The cathode-ray tube socket 11 is mounted on the surface of a printed-circuit board 100 for a cathode-ray tube, for example as shown schematically in FIG. 6, and the terminals 18T (see FIGS. 1 and 2) of some preselected ones of the contacts 18 are passed through terminal holes 110 formed through the printed-circuit board 100 as shown schematically in broken lines and soldered to the printed wiring in the back surface of the board through which printed wiring the terminals are electrically connected with a board-in connector 108 and a connector pin 103 mounted on the top surface of the board. The cathode-ray tube has its terminal pins inserted into the terminal-pin insertion apertures 16 of the cathode-ray tube socket 11 to be contact connected with the contacts 18 accommodated in the apertures 16. In addition, the high-voltage lead cables G2 and G3 extending from a flyback transformer, not shown are coupled to the connector pin 103 and the tubular projection 49, respectively. The lead cable G3 is a high-voltage focusing lead cable for supplying focusing voltage in the order of 10 kV from the flyback transformer. The cable G2 is a screening lead cable for supplying screening voltage in the order of 1 kV from the flyback transformer. Connected to the board-in connector 108 are a lead cable G1, a cathode lead cable 4C and a heater lead cable 4H extending from a main board (not shown). While only three lead cables are illustrated here, actually about seven lead cables including other lead cables from the main board are connected to the connector 108 and then connected through the printed circuit of the printed-circuit board 100 with the corresponding terminals of the cathode-ray tube socket 11 to provide relatively low voltage in the order less than 100 V.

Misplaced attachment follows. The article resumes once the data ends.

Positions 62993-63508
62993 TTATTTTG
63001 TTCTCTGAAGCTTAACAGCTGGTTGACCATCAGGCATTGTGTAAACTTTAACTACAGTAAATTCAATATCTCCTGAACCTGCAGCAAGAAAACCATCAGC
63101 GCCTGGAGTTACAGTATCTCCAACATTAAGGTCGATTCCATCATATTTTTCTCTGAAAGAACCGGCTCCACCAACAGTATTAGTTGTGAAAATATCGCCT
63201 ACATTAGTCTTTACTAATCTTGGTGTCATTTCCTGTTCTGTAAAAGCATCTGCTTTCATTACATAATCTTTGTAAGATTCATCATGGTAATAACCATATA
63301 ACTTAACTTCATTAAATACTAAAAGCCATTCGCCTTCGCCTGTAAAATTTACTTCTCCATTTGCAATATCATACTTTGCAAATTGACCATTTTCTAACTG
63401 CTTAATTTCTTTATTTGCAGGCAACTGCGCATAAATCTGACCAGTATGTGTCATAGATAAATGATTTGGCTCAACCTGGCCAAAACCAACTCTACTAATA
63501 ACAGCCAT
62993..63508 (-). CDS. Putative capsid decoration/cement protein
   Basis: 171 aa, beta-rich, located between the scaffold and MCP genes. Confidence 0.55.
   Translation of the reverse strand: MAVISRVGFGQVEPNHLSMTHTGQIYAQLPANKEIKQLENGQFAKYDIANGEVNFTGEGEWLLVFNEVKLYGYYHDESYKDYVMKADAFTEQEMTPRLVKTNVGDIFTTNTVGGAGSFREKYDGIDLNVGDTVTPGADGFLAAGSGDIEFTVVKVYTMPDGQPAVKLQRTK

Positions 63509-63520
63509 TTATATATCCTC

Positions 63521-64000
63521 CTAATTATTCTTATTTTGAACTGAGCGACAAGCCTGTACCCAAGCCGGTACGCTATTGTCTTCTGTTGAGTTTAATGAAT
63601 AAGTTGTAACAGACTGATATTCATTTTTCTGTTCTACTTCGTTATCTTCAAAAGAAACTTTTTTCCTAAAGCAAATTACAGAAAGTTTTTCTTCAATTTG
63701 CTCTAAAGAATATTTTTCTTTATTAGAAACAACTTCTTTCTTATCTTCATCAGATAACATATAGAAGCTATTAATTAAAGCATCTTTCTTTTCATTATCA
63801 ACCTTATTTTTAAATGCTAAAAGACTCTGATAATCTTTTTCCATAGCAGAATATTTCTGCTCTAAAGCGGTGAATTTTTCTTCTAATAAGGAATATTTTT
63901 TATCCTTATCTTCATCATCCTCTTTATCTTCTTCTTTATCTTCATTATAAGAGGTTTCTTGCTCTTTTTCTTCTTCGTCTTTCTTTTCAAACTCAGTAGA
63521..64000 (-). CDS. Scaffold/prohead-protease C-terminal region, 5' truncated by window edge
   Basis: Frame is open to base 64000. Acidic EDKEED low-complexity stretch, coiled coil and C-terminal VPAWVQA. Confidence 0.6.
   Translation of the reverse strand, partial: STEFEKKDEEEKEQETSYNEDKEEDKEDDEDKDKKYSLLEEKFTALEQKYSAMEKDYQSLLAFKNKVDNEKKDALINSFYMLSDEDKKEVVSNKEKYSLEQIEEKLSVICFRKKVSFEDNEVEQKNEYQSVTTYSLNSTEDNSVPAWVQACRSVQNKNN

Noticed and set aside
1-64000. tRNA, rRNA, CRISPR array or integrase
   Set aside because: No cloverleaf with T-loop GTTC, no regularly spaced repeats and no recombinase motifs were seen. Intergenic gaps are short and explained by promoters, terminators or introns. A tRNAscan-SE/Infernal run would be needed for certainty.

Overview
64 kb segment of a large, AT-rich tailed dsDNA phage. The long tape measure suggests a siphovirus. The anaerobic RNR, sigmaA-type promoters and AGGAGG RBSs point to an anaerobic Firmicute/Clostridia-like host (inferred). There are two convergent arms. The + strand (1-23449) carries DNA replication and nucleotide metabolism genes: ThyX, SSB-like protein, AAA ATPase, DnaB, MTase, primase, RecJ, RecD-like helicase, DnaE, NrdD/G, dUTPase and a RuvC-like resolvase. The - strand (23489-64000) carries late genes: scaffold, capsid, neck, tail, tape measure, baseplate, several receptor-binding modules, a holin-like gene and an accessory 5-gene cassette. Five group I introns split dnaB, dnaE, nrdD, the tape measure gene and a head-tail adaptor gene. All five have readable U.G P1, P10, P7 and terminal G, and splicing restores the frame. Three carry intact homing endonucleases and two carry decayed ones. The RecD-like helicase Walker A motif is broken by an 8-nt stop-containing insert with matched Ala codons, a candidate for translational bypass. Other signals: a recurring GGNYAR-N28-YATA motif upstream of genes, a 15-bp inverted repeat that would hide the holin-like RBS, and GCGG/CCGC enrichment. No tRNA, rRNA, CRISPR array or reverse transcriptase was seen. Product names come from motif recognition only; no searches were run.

The terminal of an anode cable 4A from the flyback transformer is connected by hand directly to an anode terminal, not shown, of the cathode-ray tube to provide an anode voltage in the order of 30 kV. Terminal holes 105, 106 are used to connect individual components such as resistances, capacitors and the like. Although not shown, a grounding lead cable besides the lead cable G2 may also be connected to the printed-circuit board 100 of the cathode-ray tube to lead the grounding terminal pin of the cathode-ray tube socket to the main board or the frame of the associated apparatus.